Spiral Learning: Permutations for Elementary Students

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Categories Development, Education, From the Mouths of Multiples, Higher-Order Multiples, Identical, Parenting, School-AgeTags ,

Permutations for Elementary Students

When I was browsing the lovely photos on MathiasQuads.org yesterday for this morning’s post, my daughter M took great care to read the names in each photo caption. She wanted to be sure to match each face to the right name. As an identical multiple herself, she understood how important it was to see Mary Claire, Anna, Grace and Emily as individuals.

M, aged 7, observed that they were rarely in the same order between photos.

M: There’s 16 ways for them to be lined up.
Me: How did you figure that out?
M: Because there’s 4 sisters and 4 spots and 4 times 4 is 16.
Me: That’s a very good deduction, my mathematician girl, but it’s actually 24. Can I show you how?

Is 7 a little young for combinatorics? Sure, but M showed an interest in it, so I dug back into my 8th grade math memories. I drew her a picture to show her how to think of permutations. She picked the colours for each sister.

Explaining permutations for elementary students. Showing them the first quarter of the pattern allows them to derive the pattern themselves. From hdydi.com

Me: There are 4 sisters who can go in the first spot. I’m just going to draw one of them. Once she’s in her place, there are only 3 sisters left to go second.
M: Then 2, then 1!
Me: Exactly. So there are 6 orders available for each sister who goes in the first spot.
M: And 6 times 4 is 12 and 12 is 24.
Me: Which is also 4 times 3 times 2 times 1.
M: Well, that was easy.

We’ll probably chat about combinations tonight during bath time.

Spiral Learning

I’ve always taken this approach to educating my daughters. If one or both of them is interested in something that illustrates a larger pattern or important skill, I explain it to them at a level that is pertinent, interesting, and within their abilities. Later on, when they’re more intellectually mature, I’ll come back to it. In a couple of years, I’ll show M how to use factorial notation.

My teacher friend Kaylan tells me that the eduspeak term for this is “spiral learning.”

Spiral learning is the practice of returning to a topic over time to build an increasingly sophisticated understanding

What sparks your child’s interest? What’s your approach to teaching?

Sadia (rhymes with Nadia) has been coordinating How Do You Do It? since late 2012. She is the divorced mother of 7-year-old monozygotic twins, M and J. She lives with them and their 3 cats in the Austin, TX suburbs and works full time as a business analyst. She retired her personal blog, Double the Fun, when the girls entered elementary school and also blogs at Adoption.com and Multicultural Mothering.

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Sadia (rhymes with Nadia) has been coordinating How Do You Do It? since late 2012. She is the divorced mother of 10-year-old monozygotic twins, M and J. They live in the Austin, TX suburbs, where Sadia works full time in information technology. She contributes to a number of parenting websites and magazines and also runs The Mommy Blogging Guide, where she answers mommy bloggers' technical questions.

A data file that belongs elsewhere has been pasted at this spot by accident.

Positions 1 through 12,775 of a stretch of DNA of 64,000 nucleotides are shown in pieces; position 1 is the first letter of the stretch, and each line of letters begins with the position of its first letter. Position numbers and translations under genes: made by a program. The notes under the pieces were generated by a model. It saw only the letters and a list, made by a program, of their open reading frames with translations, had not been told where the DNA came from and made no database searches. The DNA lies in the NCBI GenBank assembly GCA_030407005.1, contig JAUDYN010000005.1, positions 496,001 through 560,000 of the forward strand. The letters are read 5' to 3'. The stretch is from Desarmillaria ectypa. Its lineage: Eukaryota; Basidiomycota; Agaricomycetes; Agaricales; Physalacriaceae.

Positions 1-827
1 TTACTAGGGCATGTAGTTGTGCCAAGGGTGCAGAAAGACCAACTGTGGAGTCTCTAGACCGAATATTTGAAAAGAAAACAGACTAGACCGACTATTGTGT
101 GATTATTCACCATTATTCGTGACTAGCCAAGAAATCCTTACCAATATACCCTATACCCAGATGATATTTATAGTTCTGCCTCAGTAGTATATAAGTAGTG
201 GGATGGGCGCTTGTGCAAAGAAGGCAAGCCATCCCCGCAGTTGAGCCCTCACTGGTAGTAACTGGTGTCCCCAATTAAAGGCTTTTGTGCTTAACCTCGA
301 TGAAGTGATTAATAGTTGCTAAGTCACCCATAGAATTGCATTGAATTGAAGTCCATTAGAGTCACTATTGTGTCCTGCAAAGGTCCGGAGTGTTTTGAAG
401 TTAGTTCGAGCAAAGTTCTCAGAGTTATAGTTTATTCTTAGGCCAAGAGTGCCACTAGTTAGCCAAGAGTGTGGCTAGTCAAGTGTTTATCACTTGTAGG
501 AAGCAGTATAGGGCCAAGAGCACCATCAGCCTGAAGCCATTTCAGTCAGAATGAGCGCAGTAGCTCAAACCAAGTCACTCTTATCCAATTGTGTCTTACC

8 thoughts on “Spiral Learning: Permutations for Elementary Students”

  1. I didn’t know the term for this until I learned it from you, but I think this is such a logical – and brilliant! – approach. Instead of saying, “You’ll understand this / study this when you’re older,” explain a question or a concept in age-appropriate terms, and then build on it as curiosity / understanding deepens.

    I was just channeling you a few days ago. 😉 I took a deep breath and explained the female menstrual cycle to my girls. They’ve been a little curious of certain aisles in the grocery store. I finally decided I’d rather introduce them to a top-line overview now, and build on it over time…rather than sitting them down for a “formal” conversation in three or four years.

    I love the insight into your girls’ minds, too!

      1. They were completely unimpressed. Hahaha! Honestly, I didn’t time it perfectly. I psyched myself up to do it…so I did…but I probably should have waited for them to ask another question.

        I’ve been thinking a lot about this, though. I so want to introduce concepts to them in bits, at an age-appropriate level, so they know things aren’t “a big deal”. I do not want to be sitting down at age 12, when they are completely creeped out, to have “The Talk”.

        Thanks for the encouragement a few weeks ago! I borrowed a couple of lines from “Aunt” Sadia!

        1. Being unimpressed is probably the best reaction. They see it as fact rather than something shocking or scary. You’ve planted the seed. And seeing ‘”Aunt” Sadia’ in that comment made me tear up. Love you guys!

    1. Yep. This is the sort of thing where “profoundly gifted” affects our day-to-day lives. I can almost understand why J’s kindergarten teacher just gave up on teaching her. Almost. Not quite, though, since her current teacher is so amazing. She (the girls’ teacher) sent me this note on Facebook last night: “Be ready… we are learning how to use higher level synonyms (we are calling them wonderful words) in class and I gave your kiddos a book full of really fun ones like “periphery” and “predilection.” It should make their conversations at home even more fun!”

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